UK emergency Budget | Spending cuts | Motorists

Published: 21 June 2010

The new UK Government's emergency Budget tomorrow is likely to announce a raft of spending cuts and tax rises bound to affect motorists. 

The new Conservative-Liberal coalition government is taking the unusual step of holding an emergency summer Budget to reduce the national deficit, which stood at £156bn in 2009-10. The senior Cabinet members signed off the details of the Budget on Friday, but the details won't be confirmed until Tuesday 22 June 2010.

Here's our preview of what to expect if you're a car owner:

VAT rise
Most pundits agree that the rate of value added tax will rise from today's 17.5%. If raised to 20% – the upper limit expected – it could raise an extra £11 billion a year for Government coffers. Higher VAT will make new and used cars more expensive, and add to everyone's fuel and servicing costs. Buy a £20k car today, and £3500 goes straight to the Treasury; if VAT rises to 20%, you'll pay an extra £500.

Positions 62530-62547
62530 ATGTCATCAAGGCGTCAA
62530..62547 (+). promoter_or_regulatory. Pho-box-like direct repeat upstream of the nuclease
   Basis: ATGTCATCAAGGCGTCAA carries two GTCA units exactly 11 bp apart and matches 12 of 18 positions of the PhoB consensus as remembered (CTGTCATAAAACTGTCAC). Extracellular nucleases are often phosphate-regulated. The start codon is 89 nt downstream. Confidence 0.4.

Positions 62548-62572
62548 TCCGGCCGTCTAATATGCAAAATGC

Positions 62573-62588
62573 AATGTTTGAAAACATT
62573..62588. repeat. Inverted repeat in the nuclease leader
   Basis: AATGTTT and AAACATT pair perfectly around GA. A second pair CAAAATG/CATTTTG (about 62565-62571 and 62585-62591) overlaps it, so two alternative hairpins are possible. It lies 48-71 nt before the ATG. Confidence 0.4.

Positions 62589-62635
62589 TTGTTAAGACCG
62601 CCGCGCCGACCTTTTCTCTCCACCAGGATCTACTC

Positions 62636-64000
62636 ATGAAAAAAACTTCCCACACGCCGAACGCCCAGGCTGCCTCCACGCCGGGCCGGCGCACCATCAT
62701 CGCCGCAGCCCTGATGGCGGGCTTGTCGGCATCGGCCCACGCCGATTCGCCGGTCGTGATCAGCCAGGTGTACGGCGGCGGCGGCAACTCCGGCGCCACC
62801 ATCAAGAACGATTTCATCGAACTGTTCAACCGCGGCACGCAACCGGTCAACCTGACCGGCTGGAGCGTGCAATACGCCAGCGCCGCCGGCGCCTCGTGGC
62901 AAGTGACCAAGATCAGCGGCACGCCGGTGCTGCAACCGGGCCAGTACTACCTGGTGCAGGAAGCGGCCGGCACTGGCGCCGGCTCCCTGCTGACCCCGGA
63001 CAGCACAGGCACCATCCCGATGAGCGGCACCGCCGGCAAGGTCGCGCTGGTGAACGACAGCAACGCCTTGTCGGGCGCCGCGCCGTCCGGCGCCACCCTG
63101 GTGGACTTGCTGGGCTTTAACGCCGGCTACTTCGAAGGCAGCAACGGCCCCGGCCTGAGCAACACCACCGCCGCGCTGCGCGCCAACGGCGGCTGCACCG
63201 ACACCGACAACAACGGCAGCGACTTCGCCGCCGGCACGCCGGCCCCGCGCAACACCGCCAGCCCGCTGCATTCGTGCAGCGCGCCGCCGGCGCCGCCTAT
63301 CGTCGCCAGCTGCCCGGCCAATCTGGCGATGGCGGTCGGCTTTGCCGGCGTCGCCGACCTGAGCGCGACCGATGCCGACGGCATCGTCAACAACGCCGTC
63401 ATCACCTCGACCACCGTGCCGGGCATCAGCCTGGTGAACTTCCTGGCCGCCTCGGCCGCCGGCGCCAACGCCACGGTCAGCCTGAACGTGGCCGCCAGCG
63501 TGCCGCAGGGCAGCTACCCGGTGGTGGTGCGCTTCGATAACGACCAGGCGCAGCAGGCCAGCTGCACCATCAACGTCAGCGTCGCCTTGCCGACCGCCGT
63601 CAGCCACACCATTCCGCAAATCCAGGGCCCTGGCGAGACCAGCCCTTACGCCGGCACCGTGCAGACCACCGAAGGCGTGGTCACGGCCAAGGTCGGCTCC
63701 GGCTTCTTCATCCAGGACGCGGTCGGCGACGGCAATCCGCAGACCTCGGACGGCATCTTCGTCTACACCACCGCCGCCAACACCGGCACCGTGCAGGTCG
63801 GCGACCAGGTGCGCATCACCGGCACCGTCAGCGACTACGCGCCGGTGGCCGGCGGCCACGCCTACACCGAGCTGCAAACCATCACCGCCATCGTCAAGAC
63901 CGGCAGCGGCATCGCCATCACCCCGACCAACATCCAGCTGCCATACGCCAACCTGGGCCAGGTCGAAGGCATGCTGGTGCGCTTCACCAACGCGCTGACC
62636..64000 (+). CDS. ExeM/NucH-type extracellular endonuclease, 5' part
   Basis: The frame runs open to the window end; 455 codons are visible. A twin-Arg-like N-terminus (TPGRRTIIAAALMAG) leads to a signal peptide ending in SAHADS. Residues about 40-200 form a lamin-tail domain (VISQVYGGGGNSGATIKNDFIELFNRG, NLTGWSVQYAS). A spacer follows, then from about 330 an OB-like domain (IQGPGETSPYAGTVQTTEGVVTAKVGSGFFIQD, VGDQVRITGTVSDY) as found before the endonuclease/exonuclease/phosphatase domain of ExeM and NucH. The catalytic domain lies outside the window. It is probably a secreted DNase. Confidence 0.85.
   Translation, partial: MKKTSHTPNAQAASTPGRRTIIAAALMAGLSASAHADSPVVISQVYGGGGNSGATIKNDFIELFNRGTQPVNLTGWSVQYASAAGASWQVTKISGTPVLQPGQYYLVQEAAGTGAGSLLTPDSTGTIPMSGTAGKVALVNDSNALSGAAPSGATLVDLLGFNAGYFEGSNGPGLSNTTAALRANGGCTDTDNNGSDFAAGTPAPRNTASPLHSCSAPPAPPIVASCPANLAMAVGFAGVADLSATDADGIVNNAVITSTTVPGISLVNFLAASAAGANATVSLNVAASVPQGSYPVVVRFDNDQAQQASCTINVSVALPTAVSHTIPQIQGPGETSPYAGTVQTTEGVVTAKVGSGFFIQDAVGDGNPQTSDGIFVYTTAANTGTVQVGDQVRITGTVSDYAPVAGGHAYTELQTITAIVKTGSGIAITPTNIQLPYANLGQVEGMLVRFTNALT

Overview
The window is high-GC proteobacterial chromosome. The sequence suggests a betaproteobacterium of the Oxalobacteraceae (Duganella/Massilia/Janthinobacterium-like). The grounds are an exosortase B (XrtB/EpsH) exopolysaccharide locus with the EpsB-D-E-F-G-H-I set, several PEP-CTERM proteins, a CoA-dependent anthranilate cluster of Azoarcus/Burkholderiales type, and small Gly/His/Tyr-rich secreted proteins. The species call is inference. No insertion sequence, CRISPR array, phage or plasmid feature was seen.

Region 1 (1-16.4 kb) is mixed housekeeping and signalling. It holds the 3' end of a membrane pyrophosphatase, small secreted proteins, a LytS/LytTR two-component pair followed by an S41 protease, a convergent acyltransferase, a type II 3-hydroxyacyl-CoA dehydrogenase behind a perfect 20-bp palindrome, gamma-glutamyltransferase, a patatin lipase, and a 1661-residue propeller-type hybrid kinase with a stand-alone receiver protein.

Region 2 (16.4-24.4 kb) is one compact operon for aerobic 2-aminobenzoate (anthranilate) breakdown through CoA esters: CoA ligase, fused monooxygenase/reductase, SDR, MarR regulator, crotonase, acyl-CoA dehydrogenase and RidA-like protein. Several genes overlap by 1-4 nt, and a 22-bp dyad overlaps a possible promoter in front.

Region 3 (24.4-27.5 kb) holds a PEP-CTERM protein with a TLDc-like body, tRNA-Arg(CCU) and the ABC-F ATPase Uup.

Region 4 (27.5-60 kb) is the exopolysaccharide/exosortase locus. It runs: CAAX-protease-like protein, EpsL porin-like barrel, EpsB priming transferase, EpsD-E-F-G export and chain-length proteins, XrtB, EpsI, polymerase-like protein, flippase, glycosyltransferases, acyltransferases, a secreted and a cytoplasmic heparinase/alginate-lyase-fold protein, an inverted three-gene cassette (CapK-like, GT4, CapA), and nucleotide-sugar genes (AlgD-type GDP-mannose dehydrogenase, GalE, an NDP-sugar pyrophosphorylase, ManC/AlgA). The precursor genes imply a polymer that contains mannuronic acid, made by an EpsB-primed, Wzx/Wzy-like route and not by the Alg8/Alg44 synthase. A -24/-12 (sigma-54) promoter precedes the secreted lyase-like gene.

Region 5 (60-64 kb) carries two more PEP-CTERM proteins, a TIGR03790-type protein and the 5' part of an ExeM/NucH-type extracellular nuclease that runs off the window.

Road maintenance
Chancellor George Osborne has already spelled out cuts of £683 million at the Department of Transport, which amounts to nearly 5% of its annual budget. That suggests that some road building and maintenance could be postponed or cancelled. Fuller details could be announced tomorrow.

Fuel duty
Petrol and diesel are already taxed at high levels, and the Conservatives pledged in their manifesto to introduce a fuel duty stabiliser to protect motorists from see-sawing pump prices when the price of oil spikes. An inflationary rise in fuel duty remains a distinct possibility, however.

Vehicle excise duty
The annual tax disc paid for by all UK motorists remains a cash cow for the Government. In the past few years, the emphasis has shifted from cubic capacity to CO2, and it's likely that the most polluting vehicles in Band M could be targeted with further rises. They already pay £950 in their first year, and £435 annually thereafter.

>> Come back to CAR Online on Tuesday for live coverage of the details of the emergency Budget and how it affects motorists

By Tim Pollard

Editorial director of CAR's digital publishing arm. Motoring news magnet

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